Created by families, for families


A Christmastime Letter

By Burke Koonce III


“If music be the food of love, play on.”

William Shakespeare, Twelfth Night


I have a terrible admission. Christmas makes me grumpy. I’m not Ebenezer Scrooge, mind you. I’m not of the view that “every idiot who goes about with ‘Merry Christmas’ on his lips should be boiled in his own pudding and buried with a stake of holly through his heart,” as the great Dickensian villain proclaimed in a flourish. It’s just that, well, I totally get it. Christmas is not the easiest time of year to be happy, and certainly not merry.

Sometime between when Santa waves at the end of Macy’s Thanksgiving parade and when the last leftover turkey sandwich has been consumed, the Christmas blues set in for me. This year, it was on Black Friday. I had just written a letter to Warren Buffett (long story for another time) and I was proofing it as I walked through the post-Thanksgiving clutter in my home when I accidentally kicked an ironing board and broke the pinky toe on my right foot, which quickly metamorphosed into a blueberry scone. Terrible accusations flew from my mouth like sins from Pandora’s Box. That was precisely when Christmas started to deviate from the department store fantasy version this year. Fast forward three weeks, and my ratio of holiday calorie consumption to exercise minutes has increased to truly alarming levels. I’ve also contracted a cold, so I’m generally just about as disagreeable as you will find me all year, and it’s all Santa’s fault, or maybe Warren Buffett’s, and I’ve still got two more weeks until the 25th.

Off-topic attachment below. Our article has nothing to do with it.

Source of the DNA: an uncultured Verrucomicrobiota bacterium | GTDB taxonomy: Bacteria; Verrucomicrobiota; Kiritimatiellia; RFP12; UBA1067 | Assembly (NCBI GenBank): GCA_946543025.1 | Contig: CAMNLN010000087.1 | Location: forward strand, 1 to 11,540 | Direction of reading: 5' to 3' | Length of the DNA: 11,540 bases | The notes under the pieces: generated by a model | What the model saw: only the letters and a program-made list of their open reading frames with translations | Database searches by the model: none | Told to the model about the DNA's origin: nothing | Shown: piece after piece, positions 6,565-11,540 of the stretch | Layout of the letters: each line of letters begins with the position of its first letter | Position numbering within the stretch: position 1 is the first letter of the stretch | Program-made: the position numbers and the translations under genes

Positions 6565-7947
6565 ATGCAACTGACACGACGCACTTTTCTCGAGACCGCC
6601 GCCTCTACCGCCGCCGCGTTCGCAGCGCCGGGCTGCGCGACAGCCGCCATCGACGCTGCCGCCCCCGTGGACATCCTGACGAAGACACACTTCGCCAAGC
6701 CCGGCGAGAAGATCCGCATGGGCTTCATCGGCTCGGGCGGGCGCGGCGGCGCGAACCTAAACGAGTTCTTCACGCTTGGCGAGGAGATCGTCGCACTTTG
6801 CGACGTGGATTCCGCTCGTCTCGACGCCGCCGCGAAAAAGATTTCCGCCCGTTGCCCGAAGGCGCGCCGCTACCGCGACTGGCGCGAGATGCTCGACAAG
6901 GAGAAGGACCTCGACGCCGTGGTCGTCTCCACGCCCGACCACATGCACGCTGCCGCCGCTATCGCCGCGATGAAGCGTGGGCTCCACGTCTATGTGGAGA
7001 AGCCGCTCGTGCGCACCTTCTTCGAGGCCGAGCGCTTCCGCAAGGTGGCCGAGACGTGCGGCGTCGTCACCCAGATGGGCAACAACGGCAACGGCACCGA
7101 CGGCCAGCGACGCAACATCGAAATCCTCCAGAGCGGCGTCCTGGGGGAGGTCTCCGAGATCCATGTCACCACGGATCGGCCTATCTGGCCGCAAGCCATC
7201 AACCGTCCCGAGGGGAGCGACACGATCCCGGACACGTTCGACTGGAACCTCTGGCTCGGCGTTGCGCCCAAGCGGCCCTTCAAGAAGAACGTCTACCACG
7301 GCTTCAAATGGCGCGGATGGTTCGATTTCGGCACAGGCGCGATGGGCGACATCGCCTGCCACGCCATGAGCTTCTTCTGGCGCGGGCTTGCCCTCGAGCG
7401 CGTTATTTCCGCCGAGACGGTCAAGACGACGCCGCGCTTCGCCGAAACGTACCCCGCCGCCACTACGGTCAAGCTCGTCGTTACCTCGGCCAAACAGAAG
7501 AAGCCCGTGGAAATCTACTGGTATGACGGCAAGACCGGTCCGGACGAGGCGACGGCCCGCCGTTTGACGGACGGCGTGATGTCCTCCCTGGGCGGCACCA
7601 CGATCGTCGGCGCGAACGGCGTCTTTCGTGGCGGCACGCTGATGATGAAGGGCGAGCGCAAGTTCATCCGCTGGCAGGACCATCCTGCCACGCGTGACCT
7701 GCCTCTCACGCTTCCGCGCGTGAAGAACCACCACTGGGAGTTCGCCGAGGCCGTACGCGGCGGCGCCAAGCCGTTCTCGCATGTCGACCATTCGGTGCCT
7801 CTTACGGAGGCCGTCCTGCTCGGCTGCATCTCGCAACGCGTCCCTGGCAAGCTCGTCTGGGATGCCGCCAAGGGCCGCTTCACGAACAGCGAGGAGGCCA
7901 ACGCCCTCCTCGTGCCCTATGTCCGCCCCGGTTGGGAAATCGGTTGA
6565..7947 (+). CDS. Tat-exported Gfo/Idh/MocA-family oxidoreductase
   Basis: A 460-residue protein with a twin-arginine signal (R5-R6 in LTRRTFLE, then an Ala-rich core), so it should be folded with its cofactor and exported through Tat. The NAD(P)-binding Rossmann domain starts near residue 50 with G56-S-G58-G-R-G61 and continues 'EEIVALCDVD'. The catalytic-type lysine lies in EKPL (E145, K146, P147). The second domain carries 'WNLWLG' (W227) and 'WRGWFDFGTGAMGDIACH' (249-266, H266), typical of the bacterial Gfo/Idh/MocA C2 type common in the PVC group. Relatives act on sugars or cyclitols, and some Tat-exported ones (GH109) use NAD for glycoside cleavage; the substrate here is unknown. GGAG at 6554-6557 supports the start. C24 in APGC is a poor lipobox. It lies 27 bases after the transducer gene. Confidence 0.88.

My ancient Toyota truck is in the shop, prognosis negative. The check-engine light is on in another car, and to quote Bud Fox from Wall Street, “American Express has got a hitman looking for me.” There’s talk of a kitchen renovation next year. Inflation has driven the price of dinner for four at the taco restaurant near my house to well north of $100. That’s a lot for a Tuesday night.

Why do we do this to ourselves? Why do we push ourselves to our physical and financial limits? We do this in the name of love? It’s ridiculous. It’s the perfect ending to a lousy year in the markets; a capitalist’s final blow to separate the very last pound of flesh from the bone—instead of Caravaggio’s nativity scene, it’s Goya’s Saturn devouring his son.

Perhaps not surprisingly, having upbraided each member of my household for various transgressions or shortcomings, real or imagined, I found myself home alone a few nights ago. I sat there, by myself, listening to Christmas oldies on Spotify like the pathetic middle-aged man I am.

I don’t believe I’m alone in my loneliness—I do recognize that. We’re living in a bull market for loneliness. The pandemic destroyed social networks for adults and children alike, and the mental health ramifications of years of isolation and the upending of socialization and human relationships will not be known for many years. It’s just that the holidays have the tendency to amplify pre-existing conditions and the pandemic has atrophied the social muscles we all need to get along in the world.

Soon enough, I turned off the Christmas music, practically out of spite. Then, in my own personal way, I said a quiet prayer: